Photos by Blake McClary
Without much of a commotion, Enterprise rental cars appeared mysteriously on the south visitor parking lot of campus on November 4. Since then, its car rental services have steadily gained interest and students can rent out the cars overnight, or hourly for a typical fee as low as $5 an hour.
With a particular emphasis on convenience, students no longer have to own a car, pay for insurance, or worry about the cost of fuel and maintenance in order to drive to their next destination. With each rental, up to 200 miles of fuel as well as damage and liability protection is included in the hourly cost. Such developments are changing the way people think about public transportation.
“We consider enterprise CarShare in many ways to be an enhancement of public transportation,” said Greg Phillips, campus spokesperson for Enterprise CarShare. “We are very concerned with using high-efficiency miles-per-gallon cars.”
Likewise, Enterprise and UTA have worked together to bring the community-based alternative to the Wasatch front for those drivers who are under 25, commonly the age when companies start their regular renting services.
“The additional liability for renting to members under the age of 25 is included in the overall contract we have with the Utah Transit Authority, Salt Lake City and the university,” said Phillips. “This is not unlike car-share programs offered on university campuses across the country and is necessary to best serve the student population that utilizes car sharing.”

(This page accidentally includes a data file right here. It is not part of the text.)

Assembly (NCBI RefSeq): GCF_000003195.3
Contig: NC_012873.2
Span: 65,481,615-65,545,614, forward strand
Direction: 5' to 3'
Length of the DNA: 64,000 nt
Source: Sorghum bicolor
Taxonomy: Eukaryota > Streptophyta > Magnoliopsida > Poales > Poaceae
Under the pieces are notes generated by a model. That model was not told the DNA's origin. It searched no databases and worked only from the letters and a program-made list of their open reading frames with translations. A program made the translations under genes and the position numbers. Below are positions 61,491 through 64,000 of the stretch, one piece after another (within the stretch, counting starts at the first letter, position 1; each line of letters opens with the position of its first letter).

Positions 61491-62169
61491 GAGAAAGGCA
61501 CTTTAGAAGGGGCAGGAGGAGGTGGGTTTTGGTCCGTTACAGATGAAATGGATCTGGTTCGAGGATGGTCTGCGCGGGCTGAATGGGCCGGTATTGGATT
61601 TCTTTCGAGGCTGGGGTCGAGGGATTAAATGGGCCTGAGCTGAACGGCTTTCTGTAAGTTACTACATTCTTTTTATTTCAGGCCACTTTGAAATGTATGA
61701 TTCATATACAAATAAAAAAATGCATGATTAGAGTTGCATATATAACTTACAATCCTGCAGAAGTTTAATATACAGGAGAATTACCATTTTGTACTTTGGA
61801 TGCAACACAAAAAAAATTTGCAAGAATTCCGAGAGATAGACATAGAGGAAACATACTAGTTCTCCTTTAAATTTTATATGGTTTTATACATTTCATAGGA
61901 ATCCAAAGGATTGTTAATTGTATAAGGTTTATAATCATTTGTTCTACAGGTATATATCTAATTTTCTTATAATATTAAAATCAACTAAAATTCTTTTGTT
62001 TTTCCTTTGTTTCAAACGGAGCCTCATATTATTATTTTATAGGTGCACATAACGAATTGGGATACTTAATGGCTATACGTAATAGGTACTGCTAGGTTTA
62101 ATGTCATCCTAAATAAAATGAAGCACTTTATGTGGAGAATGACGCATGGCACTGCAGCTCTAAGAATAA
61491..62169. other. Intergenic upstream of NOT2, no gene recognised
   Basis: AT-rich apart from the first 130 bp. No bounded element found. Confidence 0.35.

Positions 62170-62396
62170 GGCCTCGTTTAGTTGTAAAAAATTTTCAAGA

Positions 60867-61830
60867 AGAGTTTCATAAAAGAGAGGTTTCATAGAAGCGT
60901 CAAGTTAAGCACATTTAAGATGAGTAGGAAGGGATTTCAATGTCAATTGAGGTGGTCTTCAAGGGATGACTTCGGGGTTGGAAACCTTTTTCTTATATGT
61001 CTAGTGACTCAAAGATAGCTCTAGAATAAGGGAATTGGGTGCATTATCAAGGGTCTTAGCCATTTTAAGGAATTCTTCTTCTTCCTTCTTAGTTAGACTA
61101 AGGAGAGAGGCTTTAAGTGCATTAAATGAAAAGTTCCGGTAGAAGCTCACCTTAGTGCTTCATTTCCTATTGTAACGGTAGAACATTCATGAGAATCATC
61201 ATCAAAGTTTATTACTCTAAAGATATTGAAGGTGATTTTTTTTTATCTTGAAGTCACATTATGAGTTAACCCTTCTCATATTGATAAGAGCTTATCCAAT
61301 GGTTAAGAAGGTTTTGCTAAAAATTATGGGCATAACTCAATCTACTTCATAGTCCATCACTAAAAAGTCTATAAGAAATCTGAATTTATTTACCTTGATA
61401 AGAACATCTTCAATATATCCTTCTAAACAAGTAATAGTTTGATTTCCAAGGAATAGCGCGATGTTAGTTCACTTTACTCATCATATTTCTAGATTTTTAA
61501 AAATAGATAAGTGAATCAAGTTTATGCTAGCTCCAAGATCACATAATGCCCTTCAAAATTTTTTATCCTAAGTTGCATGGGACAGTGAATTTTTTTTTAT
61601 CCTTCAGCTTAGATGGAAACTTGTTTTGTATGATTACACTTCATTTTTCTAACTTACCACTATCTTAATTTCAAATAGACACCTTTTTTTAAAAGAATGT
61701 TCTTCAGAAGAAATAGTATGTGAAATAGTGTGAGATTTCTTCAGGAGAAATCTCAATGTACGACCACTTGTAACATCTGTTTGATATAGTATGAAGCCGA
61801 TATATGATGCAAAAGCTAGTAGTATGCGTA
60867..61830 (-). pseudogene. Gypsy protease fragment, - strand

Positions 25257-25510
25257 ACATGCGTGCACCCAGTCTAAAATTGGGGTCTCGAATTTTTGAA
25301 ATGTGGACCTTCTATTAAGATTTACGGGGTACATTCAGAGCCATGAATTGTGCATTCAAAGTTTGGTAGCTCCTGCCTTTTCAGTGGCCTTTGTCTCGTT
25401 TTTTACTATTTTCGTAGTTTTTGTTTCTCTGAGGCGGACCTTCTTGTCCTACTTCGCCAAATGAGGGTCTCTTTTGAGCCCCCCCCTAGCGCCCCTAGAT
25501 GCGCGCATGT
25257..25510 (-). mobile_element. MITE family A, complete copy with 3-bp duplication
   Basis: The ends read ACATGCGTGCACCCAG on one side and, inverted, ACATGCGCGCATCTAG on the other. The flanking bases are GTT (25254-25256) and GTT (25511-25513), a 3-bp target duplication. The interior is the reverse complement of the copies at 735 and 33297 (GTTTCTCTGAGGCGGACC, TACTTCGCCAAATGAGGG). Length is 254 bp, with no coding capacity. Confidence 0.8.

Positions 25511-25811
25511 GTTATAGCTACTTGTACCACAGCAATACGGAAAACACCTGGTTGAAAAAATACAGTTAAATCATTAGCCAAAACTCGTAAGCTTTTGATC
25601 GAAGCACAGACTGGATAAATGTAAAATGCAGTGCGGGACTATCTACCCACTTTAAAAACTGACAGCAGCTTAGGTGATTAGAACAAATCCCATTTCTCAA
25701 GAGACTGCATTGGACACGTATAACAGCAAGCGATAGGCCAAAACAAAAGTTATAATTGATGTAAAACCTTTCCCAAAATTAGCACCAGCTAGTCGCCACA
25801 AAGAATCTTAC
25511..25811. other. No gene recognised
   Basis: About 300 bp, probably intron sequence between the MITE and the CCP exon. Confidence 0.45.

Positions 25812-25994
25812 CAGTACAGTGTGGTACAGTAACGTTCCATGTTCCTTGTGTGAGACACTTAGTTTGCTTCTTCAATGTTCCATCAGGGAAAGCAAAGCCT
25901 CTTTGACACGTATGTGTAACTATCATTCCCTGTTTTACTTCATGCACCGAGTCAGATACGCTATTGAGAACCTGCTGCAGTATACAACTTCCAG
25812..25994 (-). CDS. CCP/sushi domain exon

In order for 18 to 20 year-old students to set up a membership with CarShare, they must have a student email address and parental consent in order to join. For those 21 years or older, they can sign up for a general membership, which does not require a student email address or parental consent.
As of now, the one-time application fee and the annual $40 membership fee are waived for UVU students. Additionally the program also includes fuel-efficient economy cars as well as larger cargo vans and trucks for when transporting larger cargo is necessary.
“For those larger-sized purchases, sometimes it’s not always convenient to bring them back with you [on the bus or the train],” Phillips said.
With so many practical applications, and a designated parking spot, it’s hard to see why taking a rental car for a spin wouldn’t be worth a shot.